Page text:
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U.S. ends tournament on high

by Adam Kimelman
OTTAWA -- It didn't happen until the last minute of their last game, but the U.S. finally got a fortunate bounce.

James van Riemsdyk took a breakout pass from Colin Wilson, caught a break when defenseman Michal Jordan fell and broke in alone to score the winning goal at 2:49 of overtime to give the U.S. a 3-2 victory against the Czech Republic and a fifth-place finish at the 2009 World Junior Championship.

While it was a disappointing tournament overall, van Riemsdyk's video game-style goal made it a positive finish. Van Riemsdyk shot the puck between his legs and past Tomas Vosvrda for the winning margin.

"Wilson made a great play to chip it up to me," said van Riemsdyk. "I wasn't thinking about it, I just was looking at the net, saw that was open and it just kind of came natural from there."

"It was a great goal he scored," said Wilson. "There aren't too many guys that have the confidence to go out there and throw the puck between their legs for a shot. It was our only bounce of the tournament that went our way."

It almost looked like the bounce that would never happen. Eric Tangradi scored to give the U.S. the lead 8:36 into the game, but they couldn't add to it, despite getting five straight power plays.

The Czech Republic tied the game when Zdenek Okal pushed a puck under Josh Unice 2:23 into the third to tie it. It was Unice's first action of the tournament after serving as back-up to Thomas McCollum for the first five games.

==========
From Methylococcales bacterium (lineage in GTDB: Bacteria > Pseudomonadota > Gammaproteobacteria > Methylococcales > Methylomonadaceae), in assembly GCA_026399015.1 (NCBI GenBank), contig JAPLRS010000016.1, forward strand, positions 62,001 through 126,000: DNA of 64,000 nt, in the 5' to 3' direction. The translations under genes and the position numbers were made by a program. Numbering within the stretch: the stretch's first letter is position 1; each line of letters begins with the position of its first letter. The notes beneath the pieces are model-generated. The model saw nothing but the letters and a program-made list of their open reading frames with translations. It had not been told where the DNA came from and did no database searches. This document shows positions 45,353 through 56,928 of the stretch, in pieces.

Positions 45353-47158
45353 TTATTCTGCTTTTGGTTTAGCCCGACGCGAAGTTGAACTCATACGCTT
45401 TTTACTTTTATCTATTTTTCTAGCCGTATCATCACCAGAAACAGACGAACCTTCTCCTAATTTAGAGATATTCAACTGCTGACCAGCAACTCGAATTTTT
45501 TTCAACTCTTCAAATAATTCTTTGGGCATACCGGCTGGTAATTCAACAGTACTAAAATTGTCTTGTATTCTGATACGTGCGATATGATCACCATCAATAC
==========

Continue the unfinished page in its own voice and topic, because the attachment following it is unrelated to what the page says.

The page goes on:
A chippy game devolved into a near-melee midway through the third when van Riemsdyk was shoved to the ice by a Czech player. Teammate Teddy Ruth jumped in and ended up fighting Czech captain David Stitch. After fighting Ruth, Stitch wrestled with the referee and threw his helmet in disgust leaving the ice. The end result was Stitch receiving a World Junior Championship-record 50 minutes in penalties -- a roughing major (five minutes), a game misconduct (20) and a match penalty (25).

"Both teams were competitive," said U.S. coach Ron Rolston. "A lot of big hits, some scraps. It showed how important that game was. That fight sparked both teams. It certainly helped us to be on the power play and score … and get some extra life."

Helping give the team life was the U.S. leadership group of captain Jonathan Blum and alternate captains Wilson and Kevin Shattenkirk.

"You have to rely on the character in the room and the guys showed that character tonight," Rolston said. "We wanted to impress upon them that it's important for our country. We needed competitors and they showed up tonight."

"It was a little disappointing we had to play in this game, but we have a lot of character guys on this team," said Blum. "Everyone likes each other. Guys wanted to go to battle today even if it was the fifth/sixth-place game. We cared about each other in that room and we wanted to put an honest effort into the game."

Blum said his motivation came from wanting to play well for his teammates as well as the USA Hockey staff.

"We owed that game to the staff," he said. "The staff worked really hard for us. We wanted to come today and put an honest effort in."

The Czechs also were gunning for a positive end to their tournament. After the fight was cleared and Jordan Schroeder was whistled for charging, Ondrej Roman scored a four-on-four goal to put the Czechs ahead, 2-1.

Schroeder's penalty ended and the U.S. capitalized on what was left of the five-minute penalty to Stitch. Cade Fairchild's shot from just above the circles through traffic got past Vosvrda with 6:58 remaining.

The game ended with van Riemsdyk's highlight-reel goal, and sent the U.S. contingent home happy.

As Wilson said, "Fifth is better than sixth."

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